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Education

LKSD plans to start building Ayaprun's replacement school next year, but COVID could complicate things

LKSD will take over operations of Suurvik Cinema, beginning Jan. 1, 2020.
Airn Carl
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The current location for Ayaprun Elitnaurvik in a building that used to be a grocery store.

It’s been six years since the Kilbuck school burnt down in Bethel. Since then, the students of Ayaprun Elitnaurvik, the Yup’ik immersion school, have been learning in what used to be a grocery store. The school district is planning on finally beginning construction of a new school in summer 2022, but COVID-19 may get in the way.

After the Kilbuck school burned down in Bethel in 2015, a legal battle ensued between the Lower Kuskokwim School District and its insurance companies. The disagreement lasted years and included a lawsuit, all the while delaying construction of a replacement school. Last fall, the district finally came to a settlement with its insurers. And it began building a foundation for a new school next to the district office where Superintendent Kimberly Hankins works.

“I get to see the work in progress every day out my office window,” Hankins said. “And something that we've been waiting for so long to move forward on actually happening, it's very exciting.”

Hankins said that the district plans to begin construction on the school building itself in spring 2022 and finish by the summer of 2023.

“That's the goal, right now,” Hankins said.

The economics of the pandemic might get in the way. The district has yet to put the project out to bid, where companies quote the school for how much it would cost them to build the project and the district picks the best option. The problem is that with the cost of lumber and other construction supplies skyrocketing during the pandemic, Hankins and the district have no idea what the cost of construction will be.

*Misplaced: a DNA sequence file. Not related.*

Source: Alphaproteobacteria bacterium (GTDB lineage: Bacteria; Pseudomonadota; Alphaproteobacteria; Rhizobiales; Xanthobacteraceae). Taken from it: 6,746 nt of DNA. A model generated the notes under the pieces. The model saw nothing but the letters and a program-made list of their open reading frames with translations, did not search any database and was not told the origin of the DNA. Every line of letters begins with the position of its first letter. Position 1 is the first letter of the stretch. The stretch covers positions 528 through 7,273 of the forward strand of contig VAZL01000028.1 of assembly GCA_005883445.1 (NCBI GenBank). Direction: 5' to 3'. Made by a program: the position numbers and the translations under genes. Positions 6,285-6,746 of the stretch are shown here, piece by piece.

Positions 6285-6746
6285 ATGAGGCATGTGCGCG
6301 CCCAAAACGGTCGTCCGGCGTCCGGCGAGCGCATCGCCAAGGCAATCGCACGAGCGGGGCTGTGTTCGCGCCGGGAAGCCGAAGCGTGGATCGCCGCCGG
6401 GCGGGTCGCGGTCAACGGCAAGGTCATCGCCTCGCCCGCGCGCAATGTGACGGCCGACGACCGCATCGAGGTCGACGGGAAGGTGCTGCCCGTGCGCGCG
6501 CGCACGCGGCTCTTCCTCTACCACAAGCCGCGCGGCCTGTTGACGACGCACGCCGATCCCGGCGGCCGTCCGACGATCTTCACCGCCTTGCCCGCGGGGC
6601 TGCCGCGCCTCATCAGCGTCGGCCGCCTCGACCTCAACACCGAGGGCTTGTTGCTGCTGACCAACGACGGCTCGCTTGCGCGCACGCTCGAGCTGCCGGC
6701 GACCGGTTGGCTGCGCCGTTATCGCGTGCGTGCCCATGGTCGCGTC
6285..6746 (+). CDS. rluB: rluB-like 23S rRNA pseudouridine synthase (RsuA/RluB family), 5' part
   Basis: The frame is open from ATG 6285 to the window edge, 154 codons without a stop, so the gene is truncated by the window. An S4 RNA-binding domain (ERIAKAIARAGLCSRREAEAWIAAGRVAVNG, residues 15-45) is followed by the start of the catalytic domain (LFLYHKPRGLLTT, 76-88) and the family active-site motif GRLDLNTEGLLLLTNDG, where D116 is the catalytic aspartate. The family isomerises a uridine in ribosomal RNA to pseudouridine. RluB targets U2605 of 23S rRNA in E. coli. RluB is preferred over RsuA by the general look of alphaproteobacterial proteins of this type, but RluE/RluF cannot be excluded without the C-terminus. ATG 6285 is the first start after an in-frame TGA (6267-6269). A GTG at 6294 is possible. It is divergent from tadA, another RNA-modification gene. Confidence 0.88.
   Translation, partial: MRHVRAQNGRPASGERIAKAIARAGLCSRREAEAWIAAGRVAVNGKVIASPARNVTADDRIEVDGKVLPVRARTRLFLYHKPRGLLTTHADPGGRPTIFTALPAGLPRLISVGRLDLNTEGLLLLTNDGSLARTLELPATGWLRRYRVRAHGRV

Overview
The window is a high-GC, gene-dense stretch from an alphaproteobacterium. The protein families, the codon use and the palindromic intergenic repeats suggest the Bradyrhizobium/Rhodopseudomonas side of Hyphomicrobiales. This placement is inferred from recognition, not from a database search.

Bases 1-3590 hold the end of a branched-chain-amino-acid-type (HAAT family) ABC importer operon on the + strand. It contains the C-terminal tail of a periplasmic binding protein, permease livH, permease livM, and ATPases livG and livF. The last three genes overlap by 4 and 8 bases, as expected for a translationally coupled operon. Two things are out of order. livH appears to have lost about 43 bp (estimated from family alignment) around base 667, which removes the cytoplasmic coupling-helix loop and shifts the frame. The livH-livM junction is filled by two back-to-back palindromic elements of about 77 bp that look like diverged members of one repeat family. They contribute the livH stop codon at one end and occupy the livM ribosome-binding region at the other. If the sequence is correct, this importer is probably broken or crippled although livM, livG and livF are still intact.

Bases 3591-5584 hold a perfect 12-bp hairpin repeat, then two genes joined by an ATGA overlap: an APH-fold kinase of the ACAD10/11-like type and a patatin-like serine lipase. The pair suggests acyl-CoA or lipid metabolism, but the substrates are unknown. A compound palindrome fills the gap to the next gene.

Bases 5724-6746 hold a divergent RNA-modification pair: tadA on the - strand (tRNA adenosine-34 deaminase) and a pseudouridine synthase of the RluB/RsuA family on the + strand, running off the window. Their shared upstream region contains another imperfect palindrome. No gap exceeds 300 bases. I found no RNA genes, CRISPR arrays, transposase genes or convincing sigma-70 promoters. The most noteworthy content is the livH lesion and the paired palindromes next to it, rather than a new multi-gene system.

“I think I know where it should be, which is in the tens of millions of dollars,” Hankins said. “With COVID costs and, we know, associated increase in materials and labor, I don't even know. I don't even have an estimate.”

If all the companies’ bids are higher than the amount the district received in its insurance settlement, then the district is in trouble.

Hankins said that there are a few corners they could cut in the design to reduce the cost. Asked whether the district would consider waiting until the cost of lumber and other supplies come down or redesigning the project to be cheaper, Hankins said that’s not yet a possibility the district is considering.

“We are optimistic that the bids will come back within the budget we have, and that we'll be breaking ground on the next phase in the spring,” Hankins said.

Hankins declined to say how much the district received in its insurance settlement from the Kilbuck fire. The district will find out if that amount is enough once all the bids come back early next year.

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